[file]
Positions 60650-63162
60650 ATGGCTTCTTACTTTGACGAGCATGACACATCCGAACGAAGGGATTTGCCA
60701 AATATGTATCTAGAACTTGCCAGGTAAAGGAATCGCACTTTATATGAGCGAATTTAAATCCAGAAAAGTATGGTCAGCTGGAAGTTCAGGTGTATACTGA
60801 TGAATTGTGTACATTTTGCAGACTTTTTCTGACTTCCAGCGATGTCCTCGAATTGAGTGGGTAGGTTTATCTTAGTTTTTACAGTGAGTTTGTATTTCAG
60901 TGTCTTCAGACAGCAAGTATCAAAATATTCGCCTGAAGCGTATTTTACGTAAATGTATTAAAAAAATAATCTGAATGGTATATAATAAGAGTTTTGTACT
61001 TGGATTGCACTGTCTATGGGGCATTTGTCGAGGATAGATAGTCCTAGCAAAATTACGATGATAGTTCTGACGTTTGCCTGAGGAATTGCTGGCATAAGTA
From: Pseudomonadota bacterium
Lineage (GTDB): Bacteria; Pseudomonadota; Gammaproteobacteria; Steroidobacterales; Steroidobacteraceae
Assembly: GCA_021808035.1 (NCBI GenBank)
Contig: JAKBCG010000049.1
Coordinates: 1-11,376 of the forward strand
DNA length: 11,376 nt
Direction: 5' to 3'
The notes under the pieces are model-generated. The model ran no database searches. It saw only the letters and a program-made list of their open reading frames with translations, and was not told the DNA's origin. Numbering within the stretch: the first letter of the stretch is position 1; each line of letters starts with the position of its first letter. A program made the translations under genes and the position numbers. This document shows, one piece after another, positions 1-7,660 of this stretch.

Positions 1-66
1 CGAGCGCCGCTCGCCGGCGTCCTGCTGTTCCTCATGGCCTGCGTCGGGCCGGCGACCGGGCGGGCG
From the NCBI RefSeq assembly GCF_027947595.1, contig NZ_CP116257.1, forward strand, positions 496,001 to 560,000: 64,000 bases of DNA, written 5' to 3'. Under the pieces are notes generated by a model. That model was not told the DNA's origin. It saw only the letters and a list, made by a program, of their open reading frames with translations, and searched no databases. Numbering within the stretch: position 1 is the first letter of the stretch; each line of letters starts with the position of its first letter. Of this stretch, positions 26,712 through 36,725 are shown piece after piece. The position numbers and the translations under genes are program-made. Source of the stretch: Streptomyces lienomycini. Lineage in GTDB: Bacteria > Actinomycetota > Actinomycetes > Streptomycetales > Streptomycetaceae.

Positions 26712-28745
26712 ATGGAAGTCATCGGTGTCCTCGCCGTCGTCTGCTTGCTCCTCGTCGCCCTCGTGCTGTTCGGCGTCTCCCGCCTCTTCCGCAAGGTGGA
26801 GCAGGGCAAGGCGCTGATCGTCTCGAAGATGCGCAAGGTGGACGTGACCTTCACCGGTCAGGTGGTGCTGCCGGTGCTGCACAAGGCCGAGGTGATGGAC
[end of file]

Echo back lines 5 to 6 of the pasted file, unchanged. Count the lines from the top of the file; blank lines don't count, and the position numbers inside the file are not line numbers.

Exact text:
60901 TGTCTTCAGACAGCAAGTATCAAAATATTCGCCTGAAGCGTATTTTACGTAAATGTATTAAAAAAATAATCTGAATGGTATATAATAAGAGTTTTGTACT
61001 TGGATTGCACTGTCTATGGGGCATTTGTCGAGGATAGATAGTCCTAGCAAAATTACGATGATAGTTCTGACGTTTGCCTGAGGAATTGCTGGCATAAGTA